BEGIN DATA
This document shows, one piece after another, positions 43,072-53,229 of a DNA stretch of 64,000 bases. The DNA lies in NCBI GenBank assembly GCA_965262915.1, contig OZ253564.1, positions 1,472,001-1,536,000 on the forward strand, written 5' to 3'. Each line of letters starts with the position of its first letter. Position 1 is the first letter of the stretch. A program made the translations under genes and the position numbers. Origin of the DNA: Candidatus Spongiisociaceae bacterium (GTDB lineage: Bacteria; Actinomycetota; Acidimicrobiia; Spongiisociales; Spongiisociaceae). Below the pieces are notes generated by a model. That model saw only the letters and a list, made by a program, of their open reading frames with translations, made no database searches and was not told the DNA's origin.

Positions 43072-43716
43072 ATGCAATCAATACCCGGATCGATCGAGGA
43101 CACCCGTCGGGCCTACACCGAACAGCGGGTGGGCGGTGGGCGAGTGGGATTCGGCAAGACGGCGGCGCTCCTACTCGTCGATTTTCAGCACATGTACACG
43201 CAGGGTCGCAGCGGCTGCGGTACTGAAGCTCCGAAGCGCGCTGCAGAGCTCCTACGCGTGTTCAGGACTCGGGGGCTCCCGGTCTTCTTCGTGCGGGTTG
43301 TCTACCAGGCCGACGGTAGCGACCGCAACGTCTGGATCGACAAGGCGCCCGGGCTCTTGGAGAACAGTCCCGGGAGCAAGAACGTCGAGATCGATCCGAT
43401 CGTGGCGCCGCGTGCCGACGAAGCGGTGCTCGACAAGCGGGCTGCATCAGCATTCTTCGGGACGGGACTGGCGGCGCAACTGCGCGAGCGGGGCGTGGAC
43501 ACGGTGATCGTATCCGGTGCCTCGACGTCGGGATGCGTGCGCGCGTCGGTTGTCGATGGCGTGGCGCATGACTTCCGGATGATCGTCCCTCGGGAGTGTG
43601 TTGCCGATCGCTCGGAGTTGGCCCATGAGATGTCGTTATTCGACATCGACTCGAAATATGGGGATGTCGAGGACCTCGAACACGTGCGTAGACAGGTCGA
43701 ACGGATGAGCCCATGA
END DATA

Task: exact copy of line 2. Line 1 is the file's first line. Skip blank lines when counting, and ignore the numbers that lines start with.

Positions 43072-43716